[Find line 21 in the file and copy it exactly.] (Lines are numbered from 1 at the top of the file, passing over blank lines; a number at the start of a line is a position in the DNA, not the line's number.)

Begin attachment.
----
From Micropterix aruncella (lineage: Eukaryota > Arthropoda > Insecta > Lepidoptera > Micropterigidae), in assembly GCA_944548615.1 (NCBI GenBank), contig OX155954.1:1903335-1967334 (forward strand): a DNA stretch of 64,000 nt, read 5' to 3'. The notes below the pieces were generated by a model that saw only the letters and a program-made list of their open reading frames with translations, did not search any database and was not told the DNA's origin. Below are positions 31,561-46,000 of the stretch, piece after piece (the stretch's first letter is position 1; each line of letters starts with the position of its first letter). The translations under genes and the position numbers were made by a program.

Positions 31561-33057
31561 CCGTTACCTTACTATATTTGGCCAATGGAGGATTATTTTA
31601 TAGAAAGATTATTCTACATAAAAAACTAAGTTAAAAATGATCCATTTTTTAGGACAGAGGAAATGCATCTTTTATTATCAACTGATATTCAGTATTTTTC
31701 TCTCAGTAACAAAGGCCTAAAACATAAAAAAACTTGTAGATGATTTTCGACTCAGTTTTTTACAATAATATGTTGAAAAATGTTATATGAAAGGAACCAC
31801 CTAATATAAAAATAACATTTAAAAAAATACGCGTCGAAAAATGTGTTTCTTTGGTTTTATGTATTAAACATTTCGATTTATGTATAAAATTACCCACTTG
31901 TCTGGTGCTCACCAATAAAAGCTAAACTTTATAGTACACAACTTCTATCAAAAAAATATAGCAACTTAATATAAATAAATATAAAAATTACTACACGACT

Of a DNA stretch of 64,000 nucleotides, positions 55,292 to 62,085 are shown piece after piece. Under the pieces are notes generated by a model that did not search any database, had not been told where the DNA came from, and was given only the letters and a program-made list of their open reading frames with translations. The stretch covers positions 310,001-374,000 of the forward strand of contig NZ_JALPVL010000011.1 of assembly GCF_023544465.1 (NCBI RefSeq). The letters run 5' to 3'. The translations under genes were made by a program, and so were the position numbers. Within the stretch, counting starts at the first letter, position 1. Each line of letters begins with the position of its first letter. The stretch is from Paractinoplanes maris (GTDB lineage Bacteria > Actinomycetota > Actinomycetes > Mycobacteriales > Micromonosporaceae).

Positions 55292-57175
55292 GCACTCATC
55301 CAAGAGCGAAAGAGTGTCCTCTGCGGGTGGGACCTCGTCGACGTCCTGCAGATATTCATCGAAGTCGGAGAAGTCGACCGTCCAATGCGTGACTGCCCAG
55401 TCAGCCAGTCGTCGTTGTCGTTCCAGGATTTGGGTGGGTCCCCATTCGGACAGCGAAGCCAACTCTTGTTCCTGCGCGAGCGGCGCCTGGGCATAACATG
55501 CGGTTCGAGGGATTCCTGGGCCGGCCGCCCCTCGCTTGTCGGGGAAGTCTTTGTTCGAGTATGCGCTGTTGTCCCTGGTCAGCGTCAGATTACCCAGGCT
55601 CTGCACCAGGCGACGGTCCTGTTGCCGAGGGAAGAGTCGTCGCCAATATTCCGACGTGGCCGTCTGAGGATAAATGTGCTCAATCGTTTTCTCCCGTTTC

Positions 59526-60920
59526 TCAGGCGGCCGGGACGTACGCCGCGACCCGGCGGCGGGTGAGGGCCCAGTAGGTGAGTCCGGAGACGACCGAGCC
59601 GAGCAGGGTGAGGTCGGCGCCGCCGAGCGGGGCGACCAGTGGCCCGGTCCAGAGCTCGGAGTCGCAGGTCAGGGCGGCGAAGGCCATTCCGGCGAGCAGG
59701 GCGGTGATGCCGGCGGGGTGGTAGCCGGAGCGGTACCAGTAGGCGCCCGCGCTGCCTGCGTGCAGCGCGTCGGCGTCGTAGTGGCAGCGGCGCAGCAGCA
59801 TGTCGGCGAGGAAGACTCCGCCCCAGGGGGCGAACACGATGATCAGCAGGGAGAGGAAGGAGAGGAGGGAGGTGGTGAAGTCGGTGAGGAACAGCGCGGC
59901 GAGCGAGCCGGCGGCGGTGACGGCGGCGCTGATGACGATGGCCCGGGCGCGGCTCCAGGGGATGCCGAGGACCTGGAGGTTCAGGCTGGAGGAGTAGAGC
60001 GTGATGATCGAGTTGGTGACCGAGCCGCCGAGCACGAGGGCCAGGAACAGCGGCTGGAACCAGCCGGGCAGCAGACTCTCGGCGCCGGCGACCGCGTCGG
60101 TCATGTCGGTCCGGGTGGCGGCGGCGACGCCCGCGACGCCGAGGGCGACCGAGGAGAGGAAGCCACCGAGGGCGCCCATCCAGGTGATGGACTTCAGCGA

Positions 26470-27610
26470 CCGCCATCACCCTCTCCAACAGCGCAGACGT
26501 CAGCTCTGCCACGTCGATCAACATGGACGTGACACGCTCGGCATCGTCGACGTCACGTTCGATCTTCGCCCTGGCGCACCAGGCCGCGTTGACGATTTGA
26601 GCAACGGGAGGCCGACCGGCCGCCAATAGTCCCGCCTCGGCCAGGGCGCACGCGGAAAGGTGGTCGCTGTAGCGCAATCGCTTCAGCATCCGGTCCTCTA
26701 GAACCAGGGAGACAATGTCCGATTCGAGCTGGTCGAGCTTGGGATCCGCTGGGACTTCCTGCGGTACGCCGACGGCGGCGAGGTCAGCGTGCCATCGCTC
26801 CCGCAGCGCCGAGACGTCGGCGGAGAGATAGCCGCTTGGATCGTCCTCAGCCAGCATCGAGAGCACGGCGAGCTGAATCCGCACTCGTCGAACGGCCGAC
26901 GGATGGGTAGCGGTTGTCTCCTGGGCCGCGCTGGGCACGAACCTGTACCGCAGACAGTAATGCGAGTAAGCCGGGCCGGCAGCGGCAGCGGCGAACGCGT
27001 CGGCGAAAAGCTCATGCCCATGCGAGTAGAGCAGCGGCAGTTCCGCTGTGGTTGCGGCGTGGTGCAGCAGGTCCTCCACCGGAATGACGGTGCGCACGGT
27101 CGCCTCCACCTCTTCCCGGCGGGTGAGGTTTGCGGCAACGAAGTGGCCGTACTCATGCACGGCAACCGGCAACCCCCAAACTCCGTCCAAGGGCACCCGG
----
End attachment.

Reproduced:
60001 GTGATGATCGAGTTGGTGACCGAGCCGCCGAGCACGAGGGCCAGGAACAGCGGCTGGAACCAGCCGGGCAGCAGACTCTCGGCGCCGGCGACCGCGTCGG